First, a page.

Figure 1. A schematic description of the pulping process

Generally, the cement admixtures are used in minor quantities as water-soluble polymers, liquid resins and monomers to confer some beneficial effects as reduction of water requirements, improving workability, control setting, accelerating hardening, improving strength, better durability, desirable appearance and volume changes [13, 14, 15, 16]. The traditional water-soluble admixtures employed as cement modifiers are cellulose derivatives including methyl cellulose, carboxymethyl cellulose and hydroxyethyl cellulose, polyvinyl alcohol, polyethylene oxide, polyacrylamide, etc. [15] The wide achievements of cement admixtures converted our attention to look for new suitable admixtures for cement which is the main objective of the study [17, 18]. So, the main objective of the current paper is to study the effect of pulp black liquor, a byproduct from the pulp production industry, on the physico-mechanical properties and microstructure of OPC and PLC cements.

2. Experimental

A waste of pulp white liquor (PWL) from paper industry was provided by Paper Factory, Alexandria, Egypt. The Ordinary Portland cement (OPC) and Limestone Portland cement (LPC) with blaine surface areas of 3300 and 3100 cm2/g were delivered from Helwan and Tourah Cement Companies, Egypt, respectively. The white liquor is mainly composed of NaOH and Na2S in water. These are the active component in Kraft pulping [2]. It contains also minor amounts of sodium carbonate, ; sodium sulfate, ; , Na2S2O3; sodium chloride, , calcium carbonate, CaCO3 and other salts as well as non-process elements. These additional components are considered inert in the Kraft process, except sodium carbonate that contributes to a lesser extent. The composition of typical white liquor is 3 M NaOH, 0.7 M Na2S and 0.25 M Na2CO3 as shown in Table 1, while Table 2 shows the elemental analysis of the OPC and PLC cements.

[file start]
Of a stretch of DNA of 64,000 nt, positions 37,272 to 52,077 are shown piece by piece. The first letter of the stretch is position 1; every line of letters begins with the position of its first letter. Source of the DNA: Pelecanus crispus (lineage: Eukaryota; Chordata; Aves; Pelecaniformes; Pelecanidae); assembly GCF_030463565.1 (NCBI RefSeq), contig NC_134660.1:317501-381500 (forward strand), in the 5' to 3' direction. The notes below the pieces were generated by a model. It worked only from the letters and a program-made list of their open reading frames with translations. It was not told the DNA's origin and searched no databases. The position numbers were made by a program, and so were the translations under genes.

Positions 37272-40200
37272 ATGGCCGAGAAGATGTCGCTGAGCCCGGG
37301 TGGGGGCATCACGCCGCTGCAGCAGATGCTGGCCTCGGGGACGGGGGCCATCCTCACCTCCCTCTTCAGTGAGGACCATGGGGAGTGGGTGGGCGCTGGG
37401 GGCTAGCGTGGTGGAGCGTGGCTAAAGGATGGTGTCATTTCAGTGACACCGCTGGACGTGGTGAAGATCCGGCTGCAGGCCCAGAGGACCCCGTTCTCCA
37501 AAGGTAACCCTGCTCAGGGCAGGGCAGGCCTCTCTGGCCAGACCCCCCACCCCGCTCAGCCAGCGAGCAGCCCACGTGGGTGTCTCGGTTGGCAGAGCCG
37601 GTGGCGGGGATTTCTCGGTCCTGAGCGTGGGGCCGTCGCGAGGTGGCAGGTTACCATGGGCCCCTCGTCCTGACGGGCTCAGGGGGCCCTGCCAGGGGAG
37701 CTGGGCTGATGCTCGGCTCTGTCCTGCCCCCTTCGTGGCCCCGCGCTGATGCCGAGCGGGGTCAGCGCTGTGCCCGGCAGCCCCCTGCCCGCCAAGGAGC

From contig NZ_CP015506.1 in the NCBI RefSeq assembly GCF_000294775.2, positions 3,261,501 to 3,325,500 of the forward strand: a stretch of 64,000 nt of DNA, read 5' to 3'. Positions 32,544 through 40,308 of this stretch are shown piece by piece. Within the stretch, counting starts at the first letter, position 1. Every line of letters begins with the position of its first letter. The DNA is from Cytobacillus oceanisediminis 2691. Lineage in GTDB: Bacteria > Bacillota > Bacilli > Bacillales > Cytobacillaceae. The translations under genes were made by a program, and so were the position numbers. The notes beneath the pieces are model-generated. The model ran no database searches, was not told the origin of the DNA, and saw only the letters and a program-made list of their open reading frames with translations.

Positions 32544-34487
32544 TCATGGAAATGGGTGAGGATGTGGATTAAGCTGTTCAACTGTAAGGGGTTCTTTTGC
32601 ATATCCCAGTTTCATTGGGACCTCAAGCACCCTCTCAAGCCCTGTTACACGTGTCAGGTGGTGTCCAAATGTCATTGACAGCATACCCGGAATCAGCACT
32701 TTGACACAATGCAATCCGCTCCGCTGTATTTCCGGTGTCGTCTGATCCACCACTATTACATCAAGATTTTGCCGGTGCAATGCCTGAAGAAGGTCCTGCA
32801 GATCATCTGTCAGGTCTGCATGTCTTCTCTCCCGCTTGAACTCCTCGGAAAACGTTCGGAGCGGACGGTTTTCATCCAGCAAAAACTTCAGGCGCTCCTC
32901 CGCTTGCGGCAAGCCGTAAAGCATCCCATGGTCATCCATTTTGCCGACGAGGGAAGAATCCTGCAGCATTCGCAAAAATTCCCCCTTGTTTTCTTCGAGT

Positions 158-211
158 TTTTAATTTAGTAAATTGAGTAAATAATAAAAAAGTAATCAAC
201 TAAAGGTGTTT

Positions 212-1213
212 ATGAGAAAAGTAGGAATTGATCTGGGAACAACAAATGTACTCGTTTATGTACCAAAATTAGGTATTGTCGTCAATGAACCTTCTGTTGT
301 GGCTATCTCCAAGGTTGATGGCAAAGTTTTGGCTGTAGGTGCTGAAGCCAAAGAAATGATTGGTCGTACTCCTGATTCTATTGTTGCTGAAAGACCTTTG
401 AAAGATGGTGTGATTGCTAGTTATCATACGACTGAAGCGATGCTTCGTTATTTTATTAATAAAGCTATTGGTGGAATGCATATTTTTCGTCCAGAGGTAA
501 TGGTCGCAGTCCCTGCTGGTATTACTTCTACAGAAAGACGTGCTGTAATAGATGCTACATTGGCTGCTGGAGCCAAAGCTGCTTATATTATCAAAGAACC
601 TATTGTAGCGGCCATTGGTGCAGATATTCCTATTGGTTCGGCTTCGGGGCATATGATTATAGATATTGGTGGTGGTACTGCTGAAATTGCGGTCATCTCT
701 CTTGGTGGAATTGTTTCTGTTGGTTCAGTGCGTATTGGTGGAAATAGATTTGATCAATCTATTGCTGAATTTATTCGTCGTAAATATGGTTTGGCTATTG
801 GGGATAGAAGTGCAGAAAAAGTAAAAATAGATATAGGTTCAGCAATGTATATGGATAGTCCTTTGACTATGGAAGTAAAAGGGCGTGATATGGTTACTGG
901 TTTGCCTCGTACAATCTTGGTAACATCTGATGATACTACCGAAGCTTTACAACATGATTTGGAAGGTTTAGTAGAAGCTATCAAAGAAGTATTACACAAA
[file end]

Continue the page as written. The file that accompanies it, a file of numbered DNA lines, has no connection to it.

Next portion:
Table 1. the composition of a typical white liquor

Table 2. The Chemical composition of the OPC and LPC cements, wt. %

2.2. Preparation and Methods